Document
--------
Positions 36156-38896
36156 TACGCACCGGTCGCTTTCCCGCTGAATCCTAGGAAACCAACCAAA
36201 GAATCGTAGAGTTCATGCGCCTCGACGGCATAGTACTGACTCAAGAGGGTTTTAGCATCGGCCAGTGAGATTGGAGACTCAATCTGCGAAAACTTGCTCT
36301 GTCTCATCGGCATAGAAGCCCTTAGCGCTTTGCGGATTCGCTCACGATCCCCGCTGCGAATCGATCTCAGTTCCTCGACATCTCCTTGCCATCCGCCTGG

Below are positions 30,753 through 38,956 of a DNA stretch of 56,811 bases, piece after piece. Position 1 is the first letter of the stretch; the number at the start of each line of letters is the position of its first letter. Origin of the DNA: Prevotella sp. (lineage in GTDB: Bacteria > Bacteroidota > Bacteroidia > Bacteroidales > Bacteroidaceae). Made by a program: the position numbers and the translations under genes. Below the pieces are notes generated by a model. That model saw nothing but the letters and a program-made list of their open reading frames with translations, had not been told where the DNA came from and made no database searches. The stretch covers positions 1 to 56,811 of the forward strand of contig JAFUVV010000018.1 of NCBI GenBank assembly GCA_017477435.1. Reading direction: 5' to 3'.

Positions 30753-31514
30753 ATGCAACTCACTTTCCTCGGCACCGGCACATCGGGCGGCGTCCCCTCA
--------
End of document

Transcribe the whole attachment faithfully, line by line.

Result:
Positions 36156-38896
36156 TACGCACCGGTCGCTTTCCCGCTGAATCCTAGGAAACCAACCAAA
36201 GAATCGTAGAGTTCATGCGCCTCGACGGCATAGTACTGACTCAAGAGGGTTTTAGCATCGGCCAGTGAGATTGGAGACTCAATCTGCGAAAACTTGCTCT
36301 GTCTCATCGGCATAGAAGCCCTTAGCGCTTTGCGGATTCGCTCACGATCCCCGCTGCGAATCGATCTCAGTTCCTCGACATCTCCTTGCCATCCGCCTGG

Below are positions 30,753 through 38,956 of a DNA stretch of 56,811 bases, piece after piece. Position 1 is the first letter of the stretch; the number at the start of each line of letters is the position of its first letter. Origin of the DNA: Prevotella sp. (lineage in GTDB: Bacteria > Bacteroidota > Bacteroidia > Bacteroidales > Bacteroidaceae). Made by a program: the position numbers and the translations under genes. Below the pieces are notes generated by a model. That model saw nothing but the letters and a program-made list of their open reading frames with translations, had not been told where the DNA came from and made no database searches. The stretch covers positions 1 to 56,811 of the forward strand of contig JAFUVV010000018.1 of NCBI GenBank assembly GCA_017477435.1. Reading direction: 5' to 3'.

Positions 30753-31514
30753 ATGCAACTCACTTTCCTCGGCACCGGCACATCGGGCGGCGTCCCCTCA